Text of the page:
Q&A: Bryan Cranston on Argo

Although he’s better known to TV audiences as the meth-making teacher Walter White on Breaking Bad, Bryan Cranston spends a good portion of his year working on plenty of other film and TV projects. “It’s like a drug to be able to tell stories—that’s (my) drug of choice,” says Cranston, who directed an episode of ABC’s Modern Family this season and is prepping his own feature to direct when Breaking Bad finishes shooting its final episodes early next year. He recently sat down with AwardsLine to talk about his latest role as CIA agent Jack O’Donnell in Argo, Ben Affleck’s story about how Hollywood and the CIA teamed up to rescue six stranded diplomats in 1970s-era Iran.

AWARDSLINE: When you read the script for Argo, did you know that you would be playing CIA agent Jack O’Donnell?

BRYAN CRANSTON: The first time I read a script I don’t really want to know what character they’re thinking of. I just want to get a sense of the story by itself. I could even sometimes look at it and go, “There’s a good story here, but it’s kind of hidden with this muddled script.” If that’s the case, and I like the character, then I’ll talk about (working) on improving the script, which is mostly the case for me. When I heard this story and I read the script, and I was taken away by it. Not only is the story fantastic and real, but Chris Terrio’s screenplay was so supportive of that story and told it beautifully. I realized there’s no discussion here as far as “the script is lacking.” The role of Jack O’Donnell just popped off the page for me, because he’s an integral part of the story but also has his moment of heroism. He needs to rise to the occasion, damn the torpedos.

AWARDSLINE: Besides reading the Wired article, what kind of research did you do?

CRANSTON: I went to Langley, VA, and interviewed CIA officers there. They were a little surprised that I was asking more personal questions than mission-related questions. They said often, “There’s only a few things that we can actually talk about,” and I said, “That’s alright. I’m really more interested in finding out what a CIA officer is like as a person” After a little while, they opened up and went beyond the monosyllabic answers. I told them, “My job here is to take what is a composite character, representing the CIA, and I really want to do it justice.” They wanted to cooperate, as well, because they want to be seen in a light that is at least fair.

It’s interesting the clandestine nature of the subject allowed these people to work under the radar for the right reasons, and there’s no one who wants to celebrate that more than audiences: To say, “The man or woman who was not going to get any recognition for their deeds just got recognized.” That’s a wonderful feeling.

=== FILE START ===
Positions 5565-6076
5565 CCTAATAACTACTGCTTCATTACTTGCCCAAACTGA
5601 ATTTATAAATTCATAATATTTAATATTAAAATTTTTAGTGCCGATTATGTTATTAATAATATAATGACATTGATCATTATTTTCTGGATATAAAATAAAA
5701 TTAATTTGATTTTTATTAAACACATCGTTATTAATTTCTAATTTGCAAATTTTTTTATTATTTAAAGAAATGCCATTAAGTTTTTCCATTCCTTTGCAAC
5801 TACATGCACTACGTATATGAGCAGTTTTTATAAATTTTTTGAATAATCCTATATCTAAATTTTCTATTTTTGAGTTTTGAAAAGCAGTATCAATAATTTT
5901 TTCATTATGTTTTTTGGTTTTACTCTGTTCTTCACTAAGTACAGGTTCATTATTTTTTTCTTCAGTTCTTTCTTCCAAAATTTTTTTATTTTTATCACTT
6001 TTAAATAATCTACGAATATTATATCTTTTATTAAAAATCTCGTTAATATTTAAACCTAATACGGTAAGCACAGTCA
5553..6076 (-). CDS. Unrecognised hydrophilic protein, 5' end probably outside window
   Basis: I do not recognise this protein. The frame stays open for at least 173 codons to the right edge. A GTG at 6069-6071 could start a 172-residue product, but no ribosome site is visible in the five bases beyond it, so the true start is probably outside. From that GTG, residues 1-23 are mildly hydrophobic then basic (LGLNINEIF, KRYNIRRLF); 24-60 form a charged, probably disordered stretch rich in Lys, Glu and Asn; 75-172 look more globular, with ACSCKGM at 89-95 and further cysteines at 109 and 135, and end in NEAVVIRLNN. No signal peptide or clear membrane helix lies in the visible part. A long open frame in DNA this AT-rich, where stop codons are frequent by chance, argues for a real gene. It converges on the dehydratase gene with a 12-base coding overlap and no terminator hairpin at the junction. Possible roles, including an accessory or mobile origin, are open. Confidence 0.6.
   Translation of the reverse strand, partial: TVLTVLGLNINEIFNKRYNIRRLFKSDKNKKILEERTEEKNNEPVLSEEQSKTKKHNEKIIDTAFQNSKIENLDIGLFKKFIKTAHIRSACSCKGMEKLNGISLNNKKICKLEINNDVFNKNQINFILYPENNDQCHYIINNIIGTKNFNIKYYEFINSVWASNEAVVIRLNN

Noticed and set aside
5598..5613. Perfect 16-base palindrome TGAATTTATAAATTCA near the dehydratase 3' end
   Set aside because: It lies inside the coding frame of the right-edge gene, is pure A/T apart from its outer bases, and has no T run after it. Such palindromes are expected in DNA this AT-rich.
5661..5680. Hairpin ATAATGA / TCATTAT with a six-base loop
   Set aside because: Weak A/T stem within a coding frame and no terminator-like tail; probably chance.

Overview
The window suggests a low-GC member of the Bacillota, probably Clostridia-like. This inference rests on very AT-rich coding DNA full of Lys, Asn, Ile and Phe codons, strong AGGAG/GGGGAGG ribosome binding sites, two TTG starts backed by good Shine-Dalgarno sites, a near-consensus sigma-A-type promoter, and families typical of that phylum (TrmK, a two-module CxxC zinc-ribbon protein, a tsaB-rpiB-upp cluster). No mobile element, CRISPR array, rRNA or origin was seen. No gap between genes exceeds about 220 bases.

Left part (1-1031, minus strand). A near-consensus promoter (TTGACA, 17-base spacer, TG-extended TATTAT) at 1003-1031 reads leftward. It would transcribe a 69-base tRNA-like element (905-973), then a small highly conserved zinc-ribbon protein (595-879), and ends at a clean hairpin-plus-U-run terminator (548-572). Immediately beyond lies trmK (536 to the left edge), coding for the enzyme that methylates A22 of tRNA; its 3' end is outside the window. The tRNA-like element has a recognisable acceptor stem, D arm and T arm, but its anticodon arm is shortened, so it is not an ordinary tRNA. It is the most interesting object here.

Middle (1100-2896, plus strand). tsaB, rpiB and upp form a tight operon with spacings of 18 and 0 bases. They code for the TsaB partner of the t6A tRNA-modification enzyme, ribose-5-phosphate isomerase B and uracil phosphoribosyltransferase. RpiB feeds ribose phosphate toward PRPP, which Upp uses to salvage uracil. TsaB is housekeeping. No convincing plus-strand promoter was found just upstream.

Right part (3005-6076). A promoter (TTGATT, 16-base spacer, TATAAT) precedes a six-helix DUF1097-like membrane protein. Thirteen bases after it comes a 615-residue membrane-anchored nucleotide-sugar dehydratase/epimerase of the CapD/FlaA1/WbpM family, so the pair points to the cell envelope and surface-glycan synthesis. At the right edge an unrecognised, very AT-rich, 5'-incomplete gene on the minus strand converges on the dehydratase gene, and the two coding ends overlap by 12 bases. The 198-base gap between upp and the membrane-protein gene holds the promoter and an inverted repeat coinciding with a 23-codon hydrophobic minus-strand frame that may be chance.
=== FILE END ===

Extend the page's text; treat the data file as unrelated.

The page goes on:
AWARDSLINE: Do you prefer to rehearse?

CRANSTON: Rehearsals to me are fantastic luxury. If you’re able to do that in film and television schedules, you have a bonus. There were directors like Sidney Lumet who used to have it in his contract that there would be an extensive rehearsal period prior to him shooting anything, and I regret that I never had a chance to work with him because that would have been great. We had a rehearsal period on Drive that was soenjoyable. It really allows the actor to be responsible for what you’re bringing to the picture and the story. By the time we started that movie, we were all fully invested because we spent timeon this. But that’s not always the case. In fact, more often that not, it’s not possible.

The fortunate aspect for Argo is that (the) script was just so good that the guide posts were very clear. Nothing was murky. When it came time for me to have meetings with Ben, I didn’t really have many questions. So basically what I did was alone time. I went to the bowels of the underutilized L.A. Times building where we shot. The first thing I wanted to do was go to that bullpen area were Jack O’Donnell lives. The bulk of his career was spent in that bullpen. And I went into my office, and I moved things around. In my backstory, I wanted him to be a devout Catholic, so I asked for rosaries and other religious artifacts that I could put on my desk. Not to billboard it or show it, but for me. (In the backstory), I just wrote, “You know he’s a better man than he is a husband, and he was divorced twice.” I had a feeling like, if this mission we call Argo could work, that’s Jack O’Donnell’s swan song. I think he’d retire after that.